Wed, Jul 12, 2006 - Page 4 News List

Chinese woman admits US killing, denies mutilation

CRIME OF PASSION A former graduate student has been charged in Shanghai with killing her husband in the US after he asked for a divorce

AP , SHANGHAI

A former Chinese graduate student has admitted murdering her husband in the US, but denied dismembering his body, which was found in a car trunk, reports said yesterday.

Danlei Chen, 29, is charged with the murder of her husband, Lei He, who was a Purdue University graduate student when he was shot to death last August. His dismembered remains were found in the trunk of his car, which was parked near O'Hare International Airport in Rosemont, Illinois.

Chen's case was heard in a one-day trial on Monday, local media reported. A date for the verdict has not yet been set, said an official at the Shanghai No. 1 Intermediate People's Court, who refused to give her name.

"We don't have any official statement here yet," said the official, referring inquirers to reports by the official China News Service and local newspapers.

The Chinese media accounts, quoting Chen's statements to the court on Monday, said she confessed to killing He while they were fighting over his demands for a divorce.

"I loved him very much but he wanted to divorce me as we quarreled a lot," the Shanghai Daily quoted Chen as saying. "I held his head and burst into tears. When I saw blood gush out of his head, I tried to stop it by covering it with clothes, but I could not."

According to the reports, Chen said she contacted a man, identified only by the name Jack, to help her dispose of He's body, which allegedly was cut into eight parts and kept in the couple's refrigerator until she allegedly hid them in the car trunk and drove to the airport.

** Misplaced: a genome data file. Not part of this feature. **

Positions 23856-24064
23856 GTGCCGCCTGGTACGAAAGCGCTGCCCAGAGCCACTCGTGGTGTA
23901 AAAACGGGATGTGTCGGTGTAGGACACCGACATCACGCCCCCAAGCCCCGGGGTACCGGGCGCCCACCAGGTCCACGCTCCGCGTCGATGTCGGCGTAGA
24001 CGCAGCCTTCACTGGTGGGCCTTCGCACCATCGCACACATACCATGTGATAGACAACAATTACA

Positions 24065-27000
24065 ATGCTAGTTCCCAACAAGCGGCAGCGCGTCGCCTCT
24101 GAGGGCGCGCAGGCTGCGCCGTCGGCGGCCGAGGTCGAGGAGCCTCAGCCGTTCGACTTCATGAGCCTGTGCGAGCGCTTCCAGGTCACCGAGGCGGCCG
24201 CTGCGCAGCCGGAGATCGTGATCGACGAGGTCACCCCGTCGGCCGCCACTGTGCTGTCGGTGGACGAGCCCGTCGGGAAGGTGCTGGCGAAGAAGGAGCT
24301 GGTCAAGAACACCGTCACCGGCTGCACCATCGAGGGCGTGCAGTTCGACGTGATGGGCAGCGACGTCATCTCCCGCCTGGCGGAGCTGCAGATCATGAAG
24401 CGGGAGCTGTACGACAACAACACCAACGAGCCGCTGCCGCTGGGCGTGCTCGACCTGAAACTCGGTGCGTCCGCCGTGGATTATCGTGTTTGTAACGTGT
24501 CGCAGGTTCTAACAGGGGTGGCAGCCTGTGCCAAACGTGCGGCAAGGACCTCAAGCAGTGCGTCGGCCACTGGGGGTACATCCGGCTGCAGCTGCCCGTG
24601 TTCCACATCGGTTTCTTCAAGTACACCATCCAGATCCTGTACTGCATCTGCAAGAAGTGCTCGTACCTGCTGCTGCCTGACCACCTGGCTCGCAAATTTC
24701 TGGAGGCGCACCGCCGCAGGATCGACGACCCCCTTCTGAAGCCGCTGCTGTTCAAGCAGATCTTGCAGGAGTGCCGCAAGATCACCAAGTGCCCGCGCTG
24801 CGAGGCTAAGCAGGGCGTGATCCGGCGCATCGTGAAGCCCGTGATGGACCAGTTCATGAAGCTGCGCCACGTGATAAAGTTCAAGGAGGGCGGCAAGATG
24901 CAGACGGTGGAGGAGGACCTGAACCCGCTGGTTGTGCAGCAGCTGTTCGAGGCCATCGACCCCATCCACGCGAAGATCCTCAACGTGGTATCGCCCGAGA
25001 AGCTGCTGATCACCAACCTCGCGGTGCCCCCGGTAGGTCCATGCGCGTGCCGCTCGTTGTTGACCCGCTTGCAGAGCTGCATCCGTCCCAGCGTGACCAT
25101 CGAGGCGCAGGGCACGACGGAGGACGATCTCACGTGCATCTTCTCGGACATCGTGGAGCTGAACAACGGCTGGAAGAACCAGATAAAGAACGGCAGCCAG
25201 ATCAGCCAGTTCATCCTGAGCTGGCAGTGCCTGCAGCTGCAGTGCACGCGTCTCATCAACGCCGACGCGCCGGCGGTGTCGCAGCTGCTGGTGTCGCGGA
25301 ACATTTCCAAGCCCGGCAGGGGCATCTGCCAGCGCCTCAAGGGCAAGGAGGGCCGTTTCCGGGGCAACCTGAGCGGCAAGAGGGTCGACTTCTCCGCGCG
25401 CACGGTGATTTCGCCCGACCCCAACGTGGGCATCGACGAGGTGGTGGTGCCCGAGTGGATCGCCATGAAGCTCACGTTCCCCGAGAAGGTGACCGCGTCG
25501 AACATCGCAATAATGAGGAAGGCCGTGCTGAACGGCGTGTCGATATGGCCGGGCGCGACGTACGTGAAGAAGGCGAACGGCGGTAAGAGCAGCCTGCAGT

Chinese authorities arrested Chen when she returned to Shanghai, allegedly attempting to use her late husband's passport to enter the country. Her case has drawn sensationalistic media reporting that's rare given China's secretive judicial system.

The media accounts of the trial quoted Chen as saying she paid the man named Jack US$2,000 to help with the body.

A photo in the Oriental Morning Post showed the petite Chen, handcuffed and looking pensive, as two uniformed court officials led her from a police van.

Chen and He met as students at Beijing's prestigious Tsinghua University and married in 2001, the reports said. Further advancing on what would normally be an elite career path, they moved to the US for graduate school, but Chen withdrew from Purdue in January last year.

Indiana authorities issued an arrest warrant for Chen when she did not appear for a court hearing on Aug. 26 last year on charges she stabbed her husband during a December 2004 domestic dispute.

Police had responded to at least two earlier disturbances at the home of the couple.

Chen has not been charged by any US court because China and the US do not have an extradition treaty. However, the reports said Chinese investigators traveled to the US to collect evidence.

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